[Interview by Bina Perino.]
A few days prior to the release of Always Happy Hour, I had the opportunity to interview American fiction author Mary Miller. Miller has published another book of short stories, Big World, and a novel, The Last Days of California.
After reading a pre-release of Always Happy Hour, I came up with some questions that readers may be asking themselves. I was curious about the characters, settings, and themes that occur throughout the collection of short stories.
What’s more challenging: writing a novel or a book of short stories? What were those experiences like?
This is a question that writers get asked a lot, and the short answer is that they’re both very difficult to do well. I tell my students to let their stories be the length that the story requires; in some cases, it’s 400 words. In others, it’s 90,000.
I like this quote by Lydia Davis: “I did not, first, say to myself that I wanted to write a novel and then, second, look for a subject. The subject was there first, and it required a novel.”
I prefer writing short stories; they’re simply less taxing and more manageable, and you don’t need an inciting event—someone found murdered or kidnapped, for example—in order to begin. And the “ticking clock” doesn’t need to tick so loudly in a story. It can just hum a little.
How did you decide which short stories to use for your book? Were there others that didn't make it?
I tried to select the strongest stories while also keeping in mind that I wanted them to echo each other without being exceedingly repetitious. And the stories couldn’t be too different, either, for a collection that is as thematically similar as this one.
There are a few stories that I wish had made the cut, but they weren’t right for Always Happy Hour.
For these short stories, where did the ideas come from? Were there settings in real life that provided inspiration? Or circumstances in your life that you drew from?
The stories were often inspired by real events, people, and situations, etc., but I fictionalized them, complicated them more. That’s one thing I love about short stories. You can write about your life but make it more interesting. For example, in “Uphill,” a woman goes on an impromptu road trip with her on-again-off-again boyfriend to commit a crime. In real life, I’ve dated men I shouldn’t have and something like this might have happened, but it didn’t because I’m much too boring. In the story, however, I could imagine it.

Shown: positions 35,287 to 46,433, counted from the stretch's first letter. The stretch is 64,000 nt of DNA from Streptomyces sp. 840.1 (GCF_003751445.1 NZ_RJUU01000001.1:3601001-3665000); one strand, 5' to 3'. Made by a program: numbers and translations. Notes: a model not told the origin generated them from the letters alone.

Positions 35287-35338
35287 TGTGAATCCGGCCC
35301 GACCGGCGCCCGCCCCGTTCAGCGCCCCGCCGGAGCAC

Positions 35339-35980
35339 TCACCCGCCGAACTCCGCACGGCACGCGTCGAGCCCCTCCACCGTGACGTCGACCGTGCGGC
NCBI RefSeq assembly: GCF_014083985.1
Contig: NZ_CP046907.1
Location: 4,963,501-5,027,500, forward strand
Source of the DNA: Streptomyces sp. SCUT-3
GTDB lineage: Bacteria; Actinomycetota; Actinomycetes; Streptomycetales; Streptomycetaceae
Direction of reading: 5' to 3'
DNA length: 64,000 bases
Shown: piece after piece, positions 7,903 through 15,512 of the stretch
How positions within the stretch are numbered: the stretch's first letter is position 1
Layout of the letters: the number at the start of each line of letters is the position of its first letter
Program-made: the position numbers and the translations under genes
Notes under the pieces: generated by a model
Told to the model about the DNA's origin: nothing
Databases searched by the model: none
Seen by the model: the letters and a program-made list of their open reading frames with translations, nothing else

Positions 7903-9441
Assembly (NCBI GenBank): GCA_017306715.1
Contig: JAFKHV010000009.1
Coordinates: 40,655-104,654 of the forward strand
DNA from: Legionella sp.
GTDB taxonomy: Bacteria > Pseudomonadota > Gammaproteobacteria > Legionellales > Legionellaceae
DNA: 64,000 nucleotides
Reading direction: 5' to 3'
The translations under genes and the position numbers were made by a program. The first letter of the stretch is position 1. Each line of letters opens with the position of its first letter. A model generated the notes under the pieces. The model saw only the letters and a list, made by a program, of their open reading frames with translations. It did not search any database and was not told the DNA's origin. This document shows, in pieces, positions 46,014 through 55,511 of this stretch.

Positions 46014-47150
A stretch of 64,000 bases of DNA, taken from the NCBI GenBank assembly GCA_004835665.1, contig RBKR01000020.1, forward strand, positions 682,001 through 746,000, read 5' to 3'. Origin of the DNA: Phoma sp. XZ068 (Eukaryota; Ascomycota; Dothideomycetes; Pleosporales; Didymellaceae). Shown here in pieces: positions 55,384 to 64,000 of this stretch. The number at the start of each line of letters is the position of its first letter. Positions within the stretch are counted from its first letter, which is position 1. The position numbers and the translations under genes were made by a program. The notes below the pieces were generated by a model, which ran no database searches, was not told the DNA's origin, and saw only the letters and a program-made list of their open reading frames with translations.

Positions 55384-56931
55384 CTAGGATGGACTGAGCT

Were your characters inspired by people you've known or interacted with?
Sure. Real life and the real people in it inspire me all the time. I can take my dog out for a walk and see something or overhear a conversation and all of a sudden I’m rushing back to the house to write it down. I once saw a pig and a dog frolicking on the side of the road—they were seriously having the best time—and wrote a story about it.
This is another significant difference between short stories and novels: with a novel, writers may think about and research them for years before putting a single word on the page.
Who are some of your favorite short story authors or books? Were those sources of inspiration as well?
My favorite short story writers are all women: Jean Thompson, Mary Gaitskill, Joy Williams, and Beth Nugent (though Nugent only published one collection, City of Boys. I still reread it every few years). There are so many women killing it in the short form right now, though: Rachel Yoder, Rebecca Schiff, Susan Steinberg, Rebekah Matthews, and Deb Olin Unferth are other favorites.
I like men, too: Frederick Barthelme, Denis Johnson, and Kevin Canty, in particular.
What was the purpose of the book? As far as I could tell, the narrators were all women, and I was interested to know why. Was there an explicit reason for that? Is there a sort of "message" you're trying to convey to female readers?
There’s no “purpose,” or I don’t think in terms of purpose or message or points or whatever. Though I do occasionally write from the perspective of men, I typically write from the point of view of women. I’m a woman. It’s certainly the POV I understand best. I also, of course, understand the human perspective, but I can’t pretend that my life isn’t dramatically shaped in every way by the fact that I was born a woman and continue to live as a woman.
I hope people read and like the book. I hope it sells well so I can continue to write books. Other than that, I don’t have any message/advice to bestow upon female readers or anyone else.
What’s next for you? Are there any up-coming projects or budding ideas?
I have a novel under contract with Liveright, who published Always Happy Hour as well as my novel, The Last Days of California. I’ve loved working with everyone there, and especially my editor, Katie Adams. So, yes—I’m working! There’s not a publication date yet, but stay tuned.
ALWAYS HAPPY HOUR: STORIES is now available.